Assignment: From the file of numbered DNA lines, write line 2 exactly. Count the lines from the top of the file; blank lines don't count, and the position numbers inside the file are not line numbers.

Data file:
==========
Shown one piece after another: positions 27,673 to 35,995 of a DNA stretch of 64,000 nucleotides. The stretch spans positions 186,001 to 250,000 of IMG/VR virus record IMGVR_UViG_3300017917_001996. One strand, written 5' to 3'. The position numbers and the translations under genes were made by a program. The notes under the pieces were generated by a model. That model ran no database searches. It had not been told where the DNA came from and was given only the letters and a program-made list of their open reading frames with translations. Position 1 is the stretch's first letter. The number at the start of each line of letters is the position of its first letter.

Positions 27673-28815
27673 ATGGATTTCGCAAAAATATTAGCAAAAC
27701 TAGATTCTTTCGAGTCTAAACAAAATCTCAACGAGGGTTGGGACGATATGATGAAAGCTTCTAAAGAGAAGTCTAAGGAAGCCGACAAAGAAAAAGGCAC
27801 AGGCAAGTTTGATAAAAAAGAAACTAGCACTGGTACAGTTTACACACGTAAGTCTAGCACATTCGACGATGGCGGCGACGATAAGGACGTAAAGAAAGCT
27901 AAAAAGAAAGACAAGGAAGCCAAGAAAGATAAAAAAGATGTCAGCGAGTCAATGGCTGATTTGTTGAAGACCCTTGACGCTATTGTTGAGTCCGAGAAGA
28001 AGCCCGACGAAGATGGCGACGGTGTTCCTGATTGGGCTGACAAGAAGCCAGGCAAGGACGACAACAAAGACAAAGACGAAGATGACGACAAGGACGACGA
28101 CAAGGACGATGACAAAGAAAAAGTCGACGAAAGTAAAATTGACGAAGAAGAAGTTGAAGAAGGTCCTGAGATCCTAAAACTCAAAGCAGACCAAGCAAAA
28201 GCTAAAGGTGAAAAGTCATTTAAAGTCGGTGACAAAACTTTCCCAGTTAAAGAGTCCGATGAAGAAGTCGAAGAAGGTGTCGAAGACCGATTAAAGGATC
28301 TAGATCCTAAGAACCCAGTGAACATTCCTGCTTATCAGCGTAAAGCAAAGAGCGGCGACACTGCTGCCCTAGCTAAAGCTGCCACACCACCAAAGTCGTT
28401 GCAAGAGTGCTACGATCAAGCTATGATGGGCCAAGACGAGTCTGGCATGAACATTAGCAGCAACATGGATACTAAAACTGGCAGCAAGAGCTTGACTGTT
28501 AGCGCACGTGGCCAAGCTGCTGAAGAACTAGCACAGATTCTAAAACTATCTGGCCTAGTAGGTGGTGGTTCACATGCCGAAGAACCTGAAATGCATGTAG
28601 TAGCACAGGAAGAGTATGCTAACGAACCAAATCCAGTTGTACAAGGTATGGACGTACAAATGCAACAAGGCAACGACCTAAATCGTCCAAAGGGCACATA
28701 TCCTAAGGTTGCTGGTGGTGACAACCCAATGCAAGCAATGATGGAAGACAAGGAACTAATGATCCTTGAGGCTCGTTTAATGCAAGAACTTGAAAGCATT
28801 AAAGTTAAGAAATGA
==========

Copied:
Positions 27673-28815